Xiamen, China to become Richmond's next sister city
Richmond is entering its third sister city relationship—this time with China.
On Tuesday, officials from Richmond and Xiamen signed a letter of intent to enter into a sister city agreement. The move advances the status of the two cities from “friendship” status, which was formalized in 2008.
At a ceremony at Richmond City Hall, attended by a delegation from Xiamen, Richmond Mayor Malcolm Brodie characterized the event as a “new milestone” in the relationship between the two cities.
“Once the City of Richmond and Xiamen become sister cities we can better promote and develop exchanges and co-operation in culture, education, tourism, science and technology, business and trade, to mention only a few,” he said.
Xiamen’s deputy mayor, Cangzhou Zhan, told the crowd through an interpreter that the two cities are in a “honeymoon period.” Xiamen officials will now go through “legal procedures” to get approval for the sister city status from the Chinese government.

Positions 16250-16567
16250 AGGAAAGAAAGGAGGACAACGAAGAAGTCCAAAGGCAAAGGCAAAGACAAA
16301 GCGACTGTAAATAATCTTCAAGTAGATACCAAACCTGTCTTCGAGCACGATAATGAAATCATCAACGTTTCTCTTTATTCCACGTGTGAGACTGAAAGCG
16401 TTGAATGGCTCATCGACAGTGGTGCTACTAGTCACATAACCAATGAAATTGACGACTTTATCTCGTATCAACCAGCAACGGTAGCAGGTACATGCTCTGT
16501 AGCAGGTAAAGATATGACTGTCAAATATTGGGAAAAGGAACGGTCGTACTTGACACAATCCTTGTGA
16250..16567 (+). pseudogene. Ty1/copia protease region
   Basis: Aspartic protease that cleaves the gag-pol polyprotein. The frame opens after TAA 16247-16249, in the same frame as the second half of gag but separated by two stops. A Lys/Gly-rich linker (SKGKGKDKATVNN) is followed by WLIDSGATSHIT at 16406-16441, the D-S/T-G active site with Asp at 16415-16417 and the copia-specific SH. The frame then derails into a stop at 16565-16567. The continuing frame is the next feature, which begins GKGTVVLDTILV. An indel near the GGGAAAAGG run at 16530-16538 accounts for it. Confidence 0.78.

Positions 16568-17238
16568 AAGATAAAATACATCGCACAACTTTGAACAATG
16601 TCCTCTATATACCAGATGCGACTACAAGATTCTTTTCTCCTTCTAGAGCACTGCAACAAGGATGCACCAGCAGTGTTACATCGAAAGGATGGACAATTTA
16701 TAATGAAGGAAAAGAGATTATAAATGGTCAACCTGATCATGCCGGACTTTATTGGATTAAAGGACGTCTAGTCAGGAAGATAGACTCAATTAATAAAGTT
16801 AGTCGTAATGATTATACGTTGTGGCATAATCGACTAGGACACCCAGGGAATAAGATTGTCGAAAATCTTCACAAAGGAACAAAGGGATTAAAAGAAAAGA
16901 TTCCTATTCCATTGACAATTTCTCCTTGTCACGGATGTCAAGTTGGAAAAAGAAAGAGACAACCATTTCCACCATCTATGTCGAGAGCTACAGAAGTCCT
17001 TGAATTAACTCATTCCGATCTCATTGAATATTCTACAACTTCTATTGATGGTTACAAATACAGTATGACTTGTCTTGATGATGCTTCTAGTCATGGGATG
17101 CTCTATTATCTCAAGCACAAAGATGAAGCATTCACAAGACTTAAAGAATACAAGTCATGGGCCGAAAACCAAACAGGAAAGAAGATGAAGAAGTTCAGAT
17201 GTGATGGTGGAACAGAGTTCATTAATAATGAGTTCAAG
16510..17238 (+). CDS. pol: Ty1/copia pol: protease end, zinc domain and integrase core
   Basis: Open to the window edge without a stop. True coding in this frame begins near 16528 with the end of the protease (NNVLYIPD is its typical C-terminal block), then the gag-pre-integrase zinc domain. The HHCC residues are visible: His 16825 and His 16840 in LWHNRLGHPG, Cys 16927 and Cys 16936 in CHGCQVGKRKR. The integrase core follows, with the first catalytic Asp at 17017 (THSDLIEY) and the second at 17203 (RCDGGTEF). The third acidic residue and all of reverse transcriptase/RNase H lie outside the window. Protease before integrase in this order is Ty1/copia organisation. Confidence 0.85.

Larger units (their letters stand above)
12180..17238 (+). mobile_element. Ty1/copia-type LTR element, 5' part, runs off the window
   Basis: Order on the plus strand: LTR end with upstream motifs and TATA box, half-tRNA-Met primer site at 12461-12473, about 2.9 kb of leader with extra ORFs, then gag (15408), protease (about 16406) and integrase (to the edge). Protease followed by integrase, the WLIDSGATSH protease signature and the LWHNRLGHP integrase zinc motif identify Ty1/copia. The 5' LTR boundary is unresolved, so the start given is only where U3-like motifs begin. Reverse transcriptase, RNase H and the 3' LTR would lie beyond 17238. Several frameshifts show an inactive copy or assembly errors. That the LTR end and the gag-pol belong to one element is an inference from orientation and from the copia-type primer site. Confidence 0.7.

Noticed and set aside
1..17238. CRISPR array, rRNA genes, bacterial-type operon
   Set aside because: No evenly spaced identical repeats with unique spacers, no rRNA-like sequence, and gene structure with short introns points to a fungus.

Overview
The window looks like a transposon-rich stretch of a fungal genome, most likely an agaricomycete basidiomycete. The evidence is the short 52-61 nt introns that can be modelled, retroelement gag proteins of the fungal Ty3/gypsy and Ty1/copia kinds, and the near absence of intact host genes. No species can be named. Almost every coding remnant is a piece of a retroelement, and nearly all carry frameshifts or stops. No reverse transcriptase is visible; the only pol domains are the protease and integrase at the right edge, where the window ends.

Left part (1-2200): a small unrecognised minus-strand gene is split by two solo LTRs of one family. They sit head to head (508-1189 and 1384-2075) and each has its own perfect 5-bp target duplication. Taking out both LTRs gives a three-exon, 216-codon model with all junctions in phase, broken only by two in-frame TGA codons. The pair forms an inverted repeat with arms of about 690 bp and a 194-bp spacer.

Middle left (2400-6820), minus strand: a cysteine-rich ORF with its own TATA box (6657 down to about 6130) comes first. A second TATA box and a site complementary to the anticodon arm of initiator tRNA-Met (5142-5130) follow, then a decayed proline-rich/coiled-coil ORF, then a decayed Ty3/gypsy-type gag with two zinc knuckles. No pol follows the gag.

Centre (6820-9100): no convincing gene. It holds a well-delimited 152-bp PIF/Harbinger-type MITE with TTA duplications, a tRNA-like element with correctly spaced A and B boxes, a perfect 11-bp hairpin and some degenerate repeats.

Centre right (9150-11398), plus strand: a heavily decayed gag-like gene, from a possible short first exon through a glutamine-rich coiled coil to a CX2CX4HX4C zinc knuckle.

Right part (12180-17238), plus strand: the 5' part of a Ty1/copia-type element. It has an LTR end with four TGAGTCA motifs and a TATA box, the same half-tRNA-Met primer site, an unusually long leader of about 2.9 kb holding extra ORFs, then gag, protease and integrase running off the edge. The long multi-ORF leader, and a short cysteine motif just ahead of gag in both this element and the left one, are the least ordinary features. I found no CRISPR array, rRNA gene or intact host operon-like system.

Once that happens, City of Richmond officials will travel to Xiamen to sign the formal agreement.
Xiamen is on the southeast coast of China, with a population of 2.25 million.
Shugen Liang, Consul General for the People’s Republic of China in Vancouver, said he hoped the agreement will encourage more visits between populations of the two cities.
“I hope the exchange of people-to-people visits, the relationship between the two cities will continue to grow, which would also promote the friendship between the people of Canada and China.”
Next year Richmond will mark the 45th anniversary of its sister city relationship with Pierrefonds, Que. and its 40th anniversary with its sister city relationship with Wakayama, Japan.
Richmond’s sister city program has a proposed budget of $234,410 for 2011-2013. It’s expected to be approved by council early summer.